chester

Chester 01244 405 555

Grosvenor Court
Foregate Street Chester
Cheshire CH1 1HG
DX: 19990 Chester

shrewsbury

Shrewsbury 01743 443043

Lakeside House
Oxon Business Park
Shrewsbury SY3 5HJ
DX: 148563 Shrewsbury 14

Slide e

Airport City, Manchester 0161 537 3324

Offices 204 and 205
Manchester Business Park
3000 Aviator Way
Manchester M22 5TG

Statutory Demands : Creditor V Company

15th April, 2015

A Statutory Demand is a formal written notice demanding payment of a debt owed by a company to a creditor.

The service of the Statutory Demand by the creditor usually indicates that the creditor may present a winding up petition to close the company down if the debt is not paid. Currently the minimum debt amount must be in excess of £750; this will be increasing to £5,000 in October 2015.

Consequences of ignoring a Statutory Demand

If a company neglects to comply with a Statutory Demand Notice for a sum that is undisputed and exceeds the minimum amount, the creditor will be entitled to present a petition to wind up the company, after a period of only three weeks from service of the Statutory Demand.

In circumstances where there is no response to a Statutory Demand, the Court will deem a lack of response as failure to comply with the demand.  Failure to comply is evidence of a company being unable to pay its debts which can then result in a Court Order to wind the company up being made.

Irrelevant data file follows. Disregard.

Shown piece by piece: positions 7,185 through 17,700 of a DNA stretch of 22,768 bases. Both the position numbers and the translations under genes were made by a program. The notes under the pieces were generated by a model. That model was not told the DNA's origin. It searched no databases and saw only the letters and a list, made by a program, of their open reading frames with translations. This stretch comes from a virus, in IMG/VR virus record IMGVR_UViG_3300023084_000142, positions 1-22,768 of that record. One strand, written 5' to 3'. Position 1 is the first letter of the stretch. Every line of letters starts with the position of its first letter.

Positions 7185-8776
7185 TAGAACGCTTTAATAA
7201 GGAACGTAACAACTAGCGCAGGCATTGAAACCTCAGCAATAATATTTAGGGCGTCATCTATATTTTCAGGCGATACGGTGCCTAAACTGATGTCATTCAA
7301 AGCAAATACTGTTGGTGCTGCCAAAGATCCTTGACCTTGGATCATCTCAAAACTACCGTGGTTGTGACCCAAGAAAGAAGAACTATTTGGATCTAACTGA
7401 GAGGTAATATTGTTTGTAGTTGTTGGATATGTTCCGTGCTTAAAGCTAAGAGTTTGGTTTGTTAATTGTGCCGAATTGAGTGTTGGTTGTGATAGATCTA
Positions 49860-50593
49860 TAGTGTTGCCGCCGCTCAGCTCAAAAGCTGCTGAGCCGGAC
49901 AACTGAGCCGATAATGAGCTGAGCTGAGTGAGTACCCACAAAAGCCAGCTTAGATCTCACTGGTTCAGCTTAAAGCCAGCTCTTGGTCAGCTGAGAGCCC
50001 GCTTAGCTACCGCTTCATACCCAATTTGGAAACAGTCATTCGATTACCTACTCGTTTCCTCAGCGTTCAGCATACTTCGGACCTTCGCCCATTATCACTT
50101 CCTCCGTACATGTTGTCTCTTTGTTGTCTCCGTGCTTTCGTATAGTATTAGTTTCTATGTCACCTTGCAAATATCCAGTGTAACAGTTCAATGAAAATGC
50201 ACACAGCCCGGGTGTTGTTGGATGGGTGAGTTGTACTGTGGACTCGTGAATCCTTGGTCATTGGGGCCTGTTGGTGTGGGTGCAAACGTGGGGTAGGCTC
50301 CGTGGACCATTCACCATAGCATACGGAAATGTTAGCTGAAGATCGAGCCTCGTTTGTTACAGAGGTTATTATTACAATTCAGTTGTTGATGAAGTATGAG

More significantly, if a winding up petition is presented and then advertised, this will result in the banks freezing the accounts of the company restricting the ability to trade.  It is therefore a very serious matter.

Challenging a Statutory Demand

There are a number of grounds on which a Statutory Demand can be challenged.  A petition for a winding up will not proceed if:

  1. the debt is genuinely disputed;
  2. the company has a genuine cross claim or set off against the creditor;
  3. the company has a reasonable reason for not paying the debt claimed; or
  4. The English Courts have no jurisdiction over the debt claimed.

What to do when you receive a Statutory Demand

Due to the very short time span in which you have to respond to the demand you must act fast, investigate the claim made by the creditor, and seek advice from an insolvency specialist.

Applications to set aside a Demand

There is no mechanism to set aside a Statutory Demand made against a company.  The company’s options usually are to either or to issue an application for an injunction to restrain the presentation of a winding up petition.  This must be done swiftly.

Issuing a Statutory Demand is not a debt collection tool and should not be used lightly especially in circumstances where there is a possibility that the debt is genuinely disputed as this might well have serious cost consequences for the Creditor.  If in doubt seek advice before issuing a Statutory Demand as there are other more appropriate processes and may well provide more positive results.

Contact us

 

 

You might also be interested in...

Chester chosen to host prestigious international conference

9th May, 2022

Chester-based law firm Aaron & Partners will host delegates from all over the world in its home city... Read More »

Handholdingkeystohouse CovidandRentArrears–WhatdoesitmeanforCommercialLandlordsandTenants

Commercial Landlords v Commercial Tenants

4th May, 2022

In light of the ongoing challenges for commercial landlords where their tenants are failing to pay, this article... Read More »

two people removing wedding rings

End of the ‘blame game’ in sight

8th April, 2022

There are significant changes that have been made to divorce law and procedure in England and Wales with... Read More »

Contact Us